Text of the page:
Our visit was pretty short (we only had 1.5 hours before we had to head back to the stix), so I figure we made a quarter Thailand-round journey. Because of our short time frame (and my shorter attention span), I didn’t read many signs, so don’t ask me for a history lesson. I can, however, vouch for the ambience, and the coolness factor – both were right on.

The temple provides the ambience, the farangs provide the, uh, coolness factor

There were also a lot of fun statues in the park, including these fighting elephants. I cannot imagine anything more terrifying in battle than being hauled off your perch by an angry, flailing trunk.

Hmmm. Maybe I’ll be safe if I hide by his massive, thundering foot.

This was another fun statue in the park – a bunch of horses and gods go to battle together. The best part of the statue was the artificial mist being released from the rocks.

So historical, it’s almost lost in the mists of time.

We bought fresh coconuts from a long-tail boat that was floating near the replica of a traditional village.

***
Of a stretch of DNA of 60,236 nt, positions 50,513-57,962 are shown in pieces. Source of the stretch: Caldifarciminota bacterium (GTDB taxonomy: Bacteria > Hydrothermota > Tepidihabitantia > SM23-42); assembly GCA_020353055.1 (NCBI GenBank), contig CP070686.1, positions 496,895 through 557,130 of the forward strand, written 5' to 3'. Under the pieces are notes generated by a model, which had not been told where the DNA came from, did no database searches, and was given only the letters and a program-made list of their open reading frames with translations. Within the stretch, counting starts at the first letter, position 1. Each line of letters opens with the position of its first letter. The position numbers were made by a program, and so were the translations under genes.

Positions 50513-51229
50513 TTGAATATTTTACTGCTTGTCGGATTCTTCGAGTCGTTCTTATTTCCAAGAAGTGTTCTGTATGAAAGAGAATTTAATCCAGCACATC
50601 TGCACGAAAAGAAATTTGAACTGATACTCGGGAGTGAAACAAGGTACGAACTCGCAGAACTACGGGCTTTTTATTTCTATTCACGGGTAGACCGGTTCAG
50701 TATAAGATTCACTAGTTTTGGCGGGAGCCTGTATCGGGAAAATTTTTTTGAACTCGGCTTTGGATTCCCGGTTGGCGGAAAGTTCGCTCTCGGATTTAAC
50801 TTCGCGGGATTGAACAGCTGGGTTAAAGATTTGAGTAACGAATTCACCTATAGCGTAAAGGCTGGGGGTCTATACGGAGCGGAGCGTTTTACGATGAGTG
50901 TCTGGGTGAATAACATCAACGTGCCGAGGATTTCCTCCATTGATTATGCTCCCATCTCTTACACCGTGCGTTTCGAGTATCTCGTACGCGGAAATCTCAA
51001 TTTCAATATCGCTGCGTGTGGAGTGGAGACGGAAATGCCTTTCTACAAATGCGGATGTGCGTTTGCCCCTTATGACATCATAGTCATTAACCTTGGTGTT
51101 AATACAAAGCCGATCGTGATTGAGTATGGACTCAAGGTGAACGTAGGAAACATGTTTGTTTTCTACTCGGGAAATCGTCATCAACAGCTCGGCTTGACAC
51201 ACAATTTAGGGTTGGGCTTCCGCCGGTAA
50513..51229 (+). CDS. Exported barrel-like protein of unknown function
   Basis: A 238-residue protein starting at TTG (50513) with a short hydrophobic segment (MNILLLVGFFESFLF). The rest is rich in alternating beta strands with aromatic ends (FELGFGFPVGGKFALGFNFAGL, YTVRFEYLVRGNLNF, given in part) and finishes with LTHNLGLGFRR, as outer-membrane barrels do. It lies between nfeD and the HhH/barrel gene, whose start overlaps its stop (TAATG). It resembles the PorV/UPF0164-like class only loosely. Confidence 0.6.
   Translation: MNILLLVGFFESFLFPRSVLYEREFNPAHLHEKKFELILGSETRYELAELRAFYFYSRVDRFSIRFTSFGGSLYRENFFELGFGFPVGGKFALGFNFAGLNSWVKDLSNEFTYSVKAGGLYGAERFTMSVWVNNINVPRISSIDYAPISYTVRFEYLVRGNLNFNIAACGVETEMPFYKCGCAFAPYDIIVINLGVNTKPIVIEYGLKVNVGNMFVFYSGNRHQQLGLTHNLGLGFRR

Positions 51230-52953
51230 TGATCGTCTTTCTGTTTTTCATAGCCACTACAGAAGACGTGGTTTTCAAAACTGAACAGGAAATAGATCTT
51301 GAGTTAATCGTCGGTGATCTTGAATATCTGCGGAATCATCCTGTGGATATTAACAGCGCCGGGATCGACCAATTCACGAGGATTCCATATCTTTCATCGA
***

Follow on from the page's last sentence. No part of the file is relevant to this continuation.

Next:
Peeping Tom Todd creeps on the villagers

I could handle living here

Unfortunately, Therese is almost as obsessed as Todd is with birds, and as soon as one flew into sight, they were all over it. Turns out Vera also likes a good chirp. They were throwing around terms like long-breasted-short-beaked-angry-footed-booby-clucker, so I meandered around and took a few more photos.

Not sure what it is, but it looks cool.

Also very cool. The gazebo looks really romantic from afar, but when you get closer, it’s full of carvings of angry, multi-headed snakes. Whatever does it for you.

I made Todd give me a ride on his bike to make up for the delay. This bike would be the ultimate family bike: you could put one kid on the front seat, and another in the basket. Now that’s what I call family time.

Unparalleled comfort AND style

Before we made it back to the entrance, I had to snap one last photo:

Vera looking picture perfect next to a replica of Ayutthaya

Ancient City filled us so full of Thai history (and birds) that we decided to give our culture-filled brains a rest, and went for Mexican food with our American compadres.

Hmmm. Not much history/culture going on here.

I’m guessing Ancient City will lure me back again, though – the combination of immaculate history and crocodile bicycles is just too much to resist. And besides, where else can you get a Thailand-round tour in just one day?